IMF poised to put yuan in elite cur­rency bas­ket

Kuwait Times - - BUSINESS -

WASH­ING­TON: The In­ter­na­tional Mon­e­tary Fund is ex­pected to ap­prove in­clu­sion of China’s yuan in its SDR bas­ket of elite cur­ren­cies to­day, re­ward­ing Beijing’s strong pur­suit of the global sta­tus.

The IMF ex­ec­u­tive board is sched­uled to meet to­day to de­cide on the rec­om­men­da­tion by staff ex­perts ear­lier in Novem­ber to in­clude the yuan, also known as the ren­minbi, along­side the US dol­lar, euro, Ja­panese yen and Bri­tish pound in the group­ing. While not a freely traded cur­rency, the SDR (spe­cial draw­ing right) is im­por­tant as an in­ter­na­tional re­serve as­set, and be­cause the IMF is­sues its cri­sis loans-cru­cial to strug­gling economies like Greece­val­ued in SDRs.

China, now the world’s sec­ond-largest econ­omy, asked last year for the yuan to be added to the group­ing of world re­serve cur­ren­cies, but un­til re­cently it was con­sid­ered too tightly con­trolled to qual­ify. It is ex­tremely rare that the ex­ec­u­tive board, which rep­re­sents the IMF’s 188 mem­ber na­tions, op­poses the rec­om­men­da­tion of its own ex­perts. IMF Man­ag­ing Di­rec­tor Christine Lagarde said in mid-Novem­ber that she sup­ported the ex­perts’ find­ing that the yuan had met the re­quire­ments to be a ‘freely us­able’ cur­rency”-a key hur­dle for SDR sta­tus.

If ac­cepted, the de­ci­sion would not take ef­fect be­fore Septem­ber 30, 2016, to al­low users more time to pre­pare. The last time the SDR bas­ket was mod­i­fied was in 2000, when the euro re­placed the Ger­man deutschemark and the French franc. The re­main­ing ques­tion is the yuan’s weight in the bas­ket. It could be 10 per­cent to 16 per­cent, but the lower es­ti­mate is more likely due to the Chi­nese cur­rency’s lim­ited con­vert­ibil­ity.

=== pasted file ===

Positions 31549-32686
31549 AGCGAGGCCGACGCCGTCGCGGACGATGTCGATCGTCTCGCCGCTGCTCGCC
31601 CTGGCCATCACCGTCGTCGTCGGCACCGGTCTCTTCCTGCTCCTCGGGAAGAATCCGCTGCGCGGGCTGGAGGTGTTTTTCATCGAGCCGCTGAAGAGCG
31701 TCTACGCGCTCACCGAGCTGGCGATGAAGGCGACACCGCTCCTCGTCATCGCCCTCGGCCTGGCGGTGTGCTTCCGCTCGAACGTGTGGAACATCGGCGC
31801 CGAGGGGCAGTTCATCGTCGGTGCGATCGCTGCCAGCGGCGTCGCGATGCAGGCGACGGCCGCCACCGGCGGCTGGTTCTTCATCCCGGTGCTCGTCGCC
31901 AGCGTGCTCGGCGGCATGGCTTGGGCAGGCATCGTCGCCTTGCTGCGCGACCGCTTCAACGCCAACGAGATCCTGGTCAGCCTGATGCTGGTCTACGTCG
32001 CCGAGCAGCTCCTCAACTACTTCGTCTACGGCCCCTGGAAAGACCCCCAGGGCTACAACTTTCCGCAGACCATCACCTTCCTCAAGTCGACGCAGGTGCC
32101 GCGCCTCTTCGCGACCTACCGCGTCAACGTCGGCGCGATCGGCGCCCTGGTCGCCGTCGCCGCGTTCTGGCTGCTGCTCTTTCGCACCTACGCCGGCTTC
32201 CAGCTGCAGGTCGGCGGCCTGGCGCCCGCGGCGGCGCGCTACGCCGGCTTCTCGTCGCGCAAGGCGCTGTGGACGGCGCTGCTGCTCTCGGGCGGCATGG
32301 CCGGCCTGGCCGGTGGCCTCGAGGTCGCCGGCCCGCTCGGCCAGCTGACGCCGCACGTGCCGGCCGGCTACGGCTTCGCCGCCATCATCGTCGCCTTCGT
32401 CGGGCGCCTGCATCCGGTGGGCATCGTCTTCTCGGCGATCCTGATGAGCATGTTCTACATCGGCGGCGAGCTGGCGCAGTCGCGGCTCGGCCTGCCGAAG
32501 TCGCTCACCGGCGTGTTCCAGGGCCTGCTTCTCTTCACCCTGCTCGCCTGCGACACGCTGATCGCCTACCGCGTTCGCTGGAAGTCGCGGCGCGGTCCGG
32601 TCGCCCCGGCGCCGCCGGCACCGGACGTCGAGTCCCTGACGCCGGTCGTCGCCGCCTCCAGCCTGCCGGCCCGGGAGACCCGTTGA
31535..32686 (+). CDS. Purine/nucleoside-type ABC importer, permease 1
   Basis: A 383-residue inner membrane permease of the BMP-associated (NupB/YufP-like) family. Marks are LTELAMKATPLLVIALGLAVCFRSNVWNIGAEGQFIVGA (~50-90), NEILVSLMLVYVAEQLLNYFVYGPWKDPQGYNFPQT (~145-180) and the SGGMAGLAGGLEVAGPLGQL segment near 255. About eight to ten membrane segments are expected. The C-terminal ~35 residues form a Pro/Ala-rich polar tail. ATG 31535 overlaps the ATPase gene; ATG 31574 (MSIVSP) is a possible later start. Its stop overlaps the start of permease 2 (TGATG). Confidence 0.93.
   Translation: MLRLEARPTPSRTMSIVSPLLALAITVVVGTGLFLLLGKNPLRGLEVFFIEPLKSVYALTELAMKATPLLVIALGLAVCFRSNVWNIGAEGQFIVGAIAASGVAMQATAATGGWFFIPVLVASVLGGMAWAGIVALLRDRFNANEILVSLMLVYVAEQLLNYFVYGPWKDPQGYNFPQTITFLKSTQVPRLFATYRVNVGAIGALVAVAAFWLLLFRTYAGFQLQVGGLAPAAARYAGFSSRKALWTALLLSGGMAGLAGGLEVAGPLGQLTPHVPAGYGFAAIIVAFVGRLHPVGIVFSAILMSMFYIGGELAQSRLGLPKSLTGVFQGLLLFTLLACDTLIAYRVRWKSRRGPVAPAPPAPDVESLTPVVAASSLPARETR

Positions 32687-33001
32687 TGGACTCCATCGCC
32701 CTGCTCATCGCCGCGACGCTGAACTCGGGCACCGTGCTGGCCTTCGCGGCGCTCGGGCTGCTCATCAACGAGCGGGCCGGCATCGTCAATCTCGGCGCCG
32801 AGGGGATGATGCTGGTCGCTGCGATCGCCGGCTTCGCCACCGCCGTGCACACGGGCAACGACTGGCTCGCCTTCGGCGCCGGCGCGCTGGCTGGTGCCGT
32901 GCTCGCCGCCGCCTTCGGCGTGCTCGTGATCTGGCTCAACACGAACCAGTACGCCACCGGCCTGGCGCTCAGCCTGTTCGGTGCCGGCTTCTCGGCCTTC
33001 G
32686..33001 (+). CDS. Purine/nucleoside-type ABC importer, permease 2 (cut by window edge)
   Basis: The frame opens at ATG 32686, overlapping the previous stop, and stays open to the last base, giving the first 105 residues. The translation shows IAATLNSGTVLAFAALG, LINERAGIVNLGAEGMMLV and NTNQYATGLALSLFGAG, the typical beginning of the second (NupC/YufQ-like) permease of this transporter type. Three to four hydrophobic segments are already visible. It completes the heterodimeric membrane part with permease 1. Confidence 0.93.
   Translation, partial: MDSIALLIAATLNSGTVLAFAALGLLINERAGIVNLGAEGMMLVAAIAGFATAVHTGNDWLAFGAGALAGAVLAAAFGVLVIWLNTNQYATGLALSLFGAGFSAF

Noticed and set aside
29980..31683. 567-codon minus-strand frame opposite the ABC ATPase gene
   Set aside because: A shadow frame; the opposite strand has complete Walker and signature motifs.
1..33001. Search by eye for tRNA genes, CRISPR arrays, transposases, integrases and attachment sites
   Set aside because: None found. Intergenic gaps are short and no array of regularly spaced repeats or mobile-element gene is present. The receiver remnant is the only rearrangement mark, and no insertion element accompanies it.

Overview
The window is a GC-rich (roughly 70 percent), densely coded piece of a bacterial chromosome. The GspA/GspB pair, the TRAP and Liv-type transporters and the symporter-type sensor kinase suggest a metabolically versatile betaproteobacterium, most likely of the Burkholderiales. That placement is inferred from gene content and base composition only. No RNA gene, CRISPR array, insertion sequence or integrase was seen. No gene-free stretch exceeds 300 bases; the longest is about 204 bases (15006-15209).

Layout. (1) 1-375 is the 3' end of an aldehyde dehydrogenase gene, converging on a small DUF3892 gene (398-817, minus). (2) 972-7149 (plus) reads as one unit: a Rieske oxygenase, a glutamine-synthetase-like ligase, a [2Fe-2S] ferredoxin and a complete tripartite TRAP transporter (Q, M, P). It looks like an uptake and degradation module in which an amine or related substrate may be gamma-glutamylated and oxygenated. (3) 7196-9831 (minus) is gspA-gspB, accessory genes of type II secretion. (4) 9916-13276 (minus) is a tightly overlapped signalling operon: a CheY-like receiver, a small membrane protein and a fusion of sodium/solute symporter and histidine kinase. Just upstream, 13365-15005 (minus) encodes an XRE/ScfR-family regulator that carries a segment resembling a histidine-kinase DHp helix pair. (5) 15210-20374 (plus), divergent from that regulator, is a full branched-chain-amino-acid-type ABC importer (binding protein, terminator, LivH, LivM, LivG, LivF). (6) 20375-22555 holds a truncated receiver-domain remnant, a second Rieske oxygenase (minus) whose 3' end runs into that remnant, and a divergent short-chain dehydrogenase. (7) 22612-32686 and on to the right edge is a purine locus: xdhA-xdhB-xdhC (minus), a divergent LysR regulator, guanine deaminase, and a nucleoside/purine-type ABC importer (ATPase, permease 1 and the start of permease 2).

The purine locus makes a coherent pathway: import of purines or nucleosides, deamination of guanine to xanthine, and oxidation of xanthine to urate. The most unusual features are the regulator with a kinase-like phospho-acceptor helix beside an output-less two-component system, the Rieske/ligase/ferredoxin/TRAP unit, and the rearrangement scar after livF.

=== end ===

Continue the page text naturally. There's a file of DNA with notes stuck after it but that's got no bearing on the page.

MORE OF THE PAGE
The bas­ket com­po­si­tion is re­viewed ev­ery five years. At the last re­bal­anc­ing in 2010, the dol­lar ac­counted for 41.9 per­cent, the euro 37.4 per­cent, the pound 11.3 per­cent and the yen 9.4 per­cent.

That weight­ing re­vi­sion was based on the value of the ex­ports of goods and ser­vices by coun­try or cur­rency zone, and the amount of re­serves de­nom­i­nated in the re­spec­tive cur­ren­cies held by other IMF mem­bers.

Diplo­matic suc­cess

The en­try of the yuan is, above all, a ma­jor diplo­matic suc­cess for Beijing, which will see its money graduate to the in­ner cir­cle of the world’s most im­por­tant cur­ren­cies. The vote of the United States, the largest IMF stake­holder, will be closely watched, as will US po­lit­i­cal re­ac­tions. US of­fi­cials have long ac­cused China of keep­ing the yuan ar­ti­fi­cially low to gain a trade ad­van­tage, making its ex­ports rel­a­tively cheaper.

The US Trea­sury Depart­ment, in an Oc­to­ber 19 re­port, said that the yuan “re­mains be­low its ap­pro­pri­ate medi­umterm val­u­a­tion.” Para­dox­i­cally, China’s un­ex­pected devaluation of the yuan last Au­gust re­ceived good marks from the IMF be­cause it re­in­forced the cur­rency’s move­ments with mar­ket forces and opened the door to fu­ture reval­u­a­tion.

Beijing on Wed­nes­day an­nounced an ini­tial group of for­eign cen­tral banks has been al­lowed to en­ter the Chi­nese cur­rency mar­ket, which likely will pro­mote fur­ther in­ter­na­tion­al­iza­tion of the yuan in global trad­ing. Credit rat­ing firm Fitch says it does not ex­pect the yuan’s in­clu­sion in the IMF bas­ket “to lead to a ma­te­rial shift in de­mand for ren­minbi as­sets glob­ally in the short term.” How­ever, it said, over time the emer­gence of the yuan as a global re­serve cur­rency could sup­port China’s credit rat­ing.

An IMF de­ci­sion to in­clude the yuan among its elite cur­ren­cies risks an­ger­ing some law­mak­ers in the US Congress amid fierce ma­neu­ver­ing for the 2016 pres­i­den­tial elec­tion. Congress, for ex­am­ple, has re­peat­edly re­fused to rat­ify a 2010 IMF re­form that would give greater weight to the emerg­ing-mar­ket pow­ers, the so-called BRICS - Brazil, Rus­sia, In­dia, China and South Africa. —AFP

SCH­LITZ: Tim­ber-framed build­ings are il­lu­mi­nated in front of a tower setup as a gi­ant can­dle in Sch­litz, Ger­many on Satur­day. The 36 me­ter (118 ft) high tower is the main at­trac­tion of the Christ­mas mar­ket in the town of Sch­litz in the Ger­man state of Hesse. —AP

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